What if you could improve your life in just seven weeks? A study using Loving-Kindness Meditation (LKM) tested 139 adults to investigate if this type of meditation can help us do precisely that.
LKM is used to increase feelings of warmth and caring while sitting in quiet contemplation and directing positive emotions toward oneself and others.
This study aimed to increase positive emotions, and to test parts of the broaden-and-build theory; which proposes that positive emotions broaden people’s attention and thinking, thus increasing their desired actions and openness to new experiences. Positive emotions also help people grow and build personal resources (i.e., optimism, peacefulness, resilience, better mental health, better relationships). And these resources can lead to a more satisfying, successful, and healthier life- which is what we all want!
In this study, the participants meditated five days a week for seven weeks, with mediation workshops once a week. And the authors found that LKM helped the participants experience positive emotions, like love, joy, gratitude, contentment, hope, and more. These positive emotions increased during the seven weeks. This means that LKM reliably produced positive emotions over and over again, during the meditation and outside of it; and these emotions were linked to increased mindful attention, more self-acceptance, positive relations with others, and good physical health. Positive emotions helped people build resilience, ward off depressive symptoms, and feel more competent in their lives. All of these things are “personal resources”, that led the participants to become more satisfied with their lives in general.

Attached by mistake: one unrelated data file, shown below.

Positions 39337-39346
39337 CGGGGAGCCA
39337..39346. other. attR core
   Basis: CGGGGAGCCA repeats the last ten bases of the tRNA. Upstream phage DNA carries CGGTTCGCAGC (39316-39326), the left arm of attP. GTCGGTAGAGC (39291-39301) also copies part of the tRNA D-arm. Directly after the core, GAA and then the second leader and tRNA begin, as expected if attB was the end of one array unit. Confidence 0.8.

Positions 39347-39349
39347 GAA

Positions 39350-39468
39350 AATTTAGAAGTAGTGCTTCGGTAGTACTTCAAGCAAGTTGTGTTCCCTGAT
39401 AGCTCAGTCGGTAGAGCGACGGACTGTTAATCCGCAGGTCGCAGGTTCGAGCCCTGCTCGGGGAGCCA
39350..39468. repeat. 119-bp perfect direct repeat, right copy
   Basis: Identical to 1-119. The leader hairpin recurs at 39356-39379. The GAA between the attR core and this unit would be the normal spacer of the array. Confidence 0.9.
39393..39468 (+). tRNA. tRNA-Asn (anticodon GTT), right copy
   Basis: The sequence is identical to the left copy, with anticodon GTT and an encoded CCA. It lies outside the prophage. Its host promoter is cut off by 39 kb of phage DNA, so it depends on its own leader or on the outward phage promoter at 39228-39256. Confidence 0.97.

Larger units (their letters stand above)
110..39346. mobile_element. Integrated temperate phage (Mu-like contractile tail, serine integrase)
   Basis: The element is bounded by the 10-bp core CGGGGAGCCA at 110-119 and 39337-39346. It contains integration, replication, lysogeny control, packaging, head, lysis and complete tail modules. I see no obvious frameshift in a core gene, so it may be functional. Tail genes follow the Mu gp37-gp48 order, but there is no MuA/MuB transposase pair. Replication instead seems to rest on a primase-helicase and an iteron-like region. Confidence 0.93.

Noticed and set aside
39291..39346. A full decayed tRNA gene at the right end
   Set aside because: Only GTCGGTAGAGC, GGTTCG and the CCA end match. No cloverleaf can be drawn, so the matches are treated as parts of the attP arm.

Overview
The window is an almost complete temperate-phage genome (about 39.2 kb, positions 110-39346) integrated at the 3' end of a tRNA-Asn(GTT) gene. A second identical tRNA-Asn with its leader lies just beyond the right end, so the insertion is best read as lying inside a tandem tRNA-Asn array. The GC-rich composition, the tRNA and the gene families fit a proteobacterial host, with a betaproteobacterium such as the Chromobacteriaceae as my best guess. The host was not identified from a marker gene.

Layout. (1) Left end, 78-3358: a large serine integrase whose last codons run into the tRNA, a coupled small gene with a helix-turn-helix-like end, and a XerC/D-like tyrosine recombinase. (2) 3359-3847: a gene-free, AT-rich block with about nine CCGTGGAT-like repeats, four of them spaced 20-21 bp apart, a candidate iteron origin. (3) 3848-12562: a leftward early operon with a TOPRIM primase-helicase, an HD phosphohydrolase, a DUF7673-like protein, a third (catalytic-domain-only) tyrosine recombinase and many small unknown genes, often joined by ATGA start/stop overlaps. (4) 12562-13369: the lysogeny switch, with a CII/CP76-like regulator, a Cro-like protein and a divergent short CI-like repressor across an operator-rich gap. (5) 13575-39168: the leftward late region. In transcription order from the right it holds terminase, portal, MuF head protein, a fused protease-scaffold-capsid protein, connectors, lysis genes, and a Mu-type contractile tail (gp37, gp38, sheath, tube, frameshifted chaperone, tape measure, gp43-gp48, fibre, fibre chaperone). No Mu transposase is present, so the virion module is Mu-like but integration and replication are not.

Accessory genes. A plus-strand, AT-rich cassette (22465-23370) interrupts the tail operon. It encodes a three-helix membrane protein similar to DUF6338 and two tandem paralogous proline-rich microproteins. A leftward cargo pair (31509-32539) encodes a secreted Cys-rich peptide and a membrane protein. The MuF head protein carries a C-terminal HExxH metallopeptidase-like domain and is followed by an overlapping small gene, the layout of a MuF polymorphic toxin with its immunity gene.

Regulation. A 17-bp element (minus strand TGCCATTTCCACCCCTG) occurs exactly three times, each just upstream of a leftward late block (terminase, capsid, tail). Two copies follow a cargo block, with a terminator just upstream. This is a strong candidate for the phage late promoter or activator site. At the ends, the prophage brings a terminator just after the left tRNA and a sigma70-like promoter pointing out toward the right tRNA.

This means that we can take action to feel more satisfied and happier in our own lives, too, with the tool of Loving-Kindness Meditation.
Resource: Fredrickson, B. L., Cohn, M. A., Coffey, K. A., Pek, J., & Finkel, S. M. (2008). Open hearts build lives: positive emotions, induced through loving-kindness meditation, build consequential personal resources. Journal of Personality and Social Psychology, 95(5), 1045–1062. https://doi.org/10.1037/a0013262
Blog written by: Elza Buder